What is the additive value of nutritional deficiency to VA-FI in the risk assessment for heart failure patients?

Document Type



Office of the Provost


Objectives: To assess the impact of adding the Prognostic Nutritional Index (PNI) to the U.S. Veterans Health Administration frailty index (VA-FI) for the prediction of time-to-death and other clinical outcomes in Veterans hospitalized with Heart Failure.
Methods: A retrospective cohort study of veterans hospitalized for heart failure (HF) from October 2015 to October 2018. Veterans ≥50 years with albumin and lymphocyte counts, needed to calculate the PNI, in the year prior to hospitalization were included. We defined malnutrition as PNI ≤43.6, based on the Youden index. VA-FI was calculated from the year prior to the hospitalization and identified three groups: robust (≤0.1), prefrail (0.1-0.2), and frail (>0.2). Malnutrition was added to the VA-FI (VA-FI-Nutrition) as a 32nd deficit with the total number of deficits divided by 32. Frailty levels used the same cut-offs as the VA-FI. We compared categories based on VA-FI to those based on VA-FI-Nutrition and estimated the hazard ratio (HR) for post-discharge all-cause mortality over the study period as the primary outcome and other adverse events as secondary outcomes among patients with reduced or preserved ejection fraction in each VA-FI and VA-FI-Nutrition frailty groups.
Results: We identified 37,601 Veterans hospitalized for HF (mean age: 73.4 ± 10.3 years, BMI: 31.3 ± 7.4 kg/m2). In general, VA-FI-Nutrition reclassified 1959 (18.6%) Veterans to a higher frailty level. The VA-FI identified 1,880 (5%) as robust, 8,644 (23%) as prefrail, and 27,077 (72%) as frail. The VA-FI-Nutrition reclassified 382 (20.3%) from robust to prefrail and 1577 (18.2%) from prefrail to frail creating the modified-prefrail and modified-frail categories based on the VA-FI-Nutrition. We observed shorter time-to-death among Veterans reclassified to a higher frailty status vs. those who remained in their original group (Median of 2.8 years (IQR:0.5,6.8) in modified-prefrail vs. 6.3 (IQR:1.8,6.8) years in robust, and 2.2 (IQR:0.7,5.7) years in modified-frail vs. 3.9 (IQR:1.4,6.8) years in prefrail). The adjusted HR in the reclassified groups was also significantly higher in the VA-FI-Nutrition frailty categories with a 38% increase in overall all-cause mortality among modified-prefrail and a 50% increase among modified-frails. Similar trends of increasing adverse events were also observed among reclassified groups for other clinical outcomes.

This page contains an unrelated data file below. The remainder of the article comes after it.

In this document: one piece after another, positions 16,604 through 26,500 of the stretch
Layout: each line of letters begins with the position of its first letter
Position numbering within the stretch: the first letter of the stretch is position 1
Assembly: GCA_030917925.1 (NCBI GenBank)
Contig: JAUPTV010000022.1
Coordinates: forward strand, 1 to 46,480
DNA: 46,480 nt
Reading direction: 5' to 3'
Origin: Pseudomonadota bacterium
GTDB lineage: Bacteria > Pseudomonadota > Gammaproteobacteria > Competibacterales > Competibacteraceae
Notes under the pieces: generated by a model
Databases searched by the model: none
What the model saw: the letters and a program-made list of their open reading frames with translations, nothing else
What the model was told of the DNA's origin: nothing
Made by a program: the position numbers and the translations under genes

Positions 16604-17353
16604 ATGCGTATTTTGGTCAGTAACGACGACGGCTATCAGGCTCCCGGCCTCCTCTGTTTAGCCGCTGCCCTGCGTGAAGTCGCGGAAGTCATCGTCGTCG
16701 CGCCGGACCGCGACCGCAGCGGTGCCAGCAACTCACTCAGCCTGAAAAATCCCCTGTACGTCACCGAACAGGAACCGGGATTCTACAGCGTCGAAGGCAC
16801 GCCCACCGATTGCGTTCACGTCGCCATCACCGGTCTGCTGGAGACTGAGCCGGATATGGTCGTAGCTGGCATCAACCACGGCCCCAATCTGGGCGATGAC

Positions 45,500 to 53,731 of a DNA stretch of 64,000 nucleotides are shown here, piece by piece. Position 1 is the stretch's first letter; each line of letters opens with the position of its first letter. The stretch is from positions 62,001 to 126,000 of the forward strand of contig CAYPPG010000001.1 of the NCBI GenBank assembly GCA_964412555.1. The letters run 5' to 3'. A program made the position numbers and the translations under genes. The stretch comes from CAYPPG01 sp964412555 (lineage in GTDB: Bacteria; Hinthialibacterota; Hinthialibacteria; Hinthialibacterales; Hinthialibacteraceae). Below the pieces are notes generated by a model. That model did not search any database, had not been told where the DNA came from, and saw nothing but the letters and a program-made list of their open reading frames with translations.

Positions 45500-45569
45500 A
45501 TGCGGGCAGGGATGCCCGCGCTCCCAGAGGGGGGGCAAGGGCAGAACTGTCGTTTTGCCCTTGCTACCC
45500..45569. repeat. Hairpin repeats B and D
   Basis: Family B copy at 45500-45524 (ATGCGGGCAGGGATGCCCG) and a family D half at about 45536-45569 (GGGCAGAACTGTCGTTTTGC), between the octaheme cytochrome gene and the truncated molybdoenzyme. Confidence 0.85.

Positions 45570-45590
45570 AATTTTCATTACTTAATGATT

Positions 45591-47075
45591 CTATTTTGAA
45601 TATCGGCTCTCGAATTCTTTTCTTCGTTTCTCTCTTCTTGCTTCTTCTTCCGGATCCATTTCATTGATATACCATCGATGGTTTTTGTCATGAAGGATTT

Conclusion: Adding PNI to VA-FI provides a more accurate and comprehensive assessment among Veterans hospitalized for HF. Clinicians should consider adding a specific nutrition algorithm to automated frailty tools to improve the validity of risk prediction in patients hospitalized with HF.


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Publication (Name of Journal)

Journal of Nutrition, Health and Aging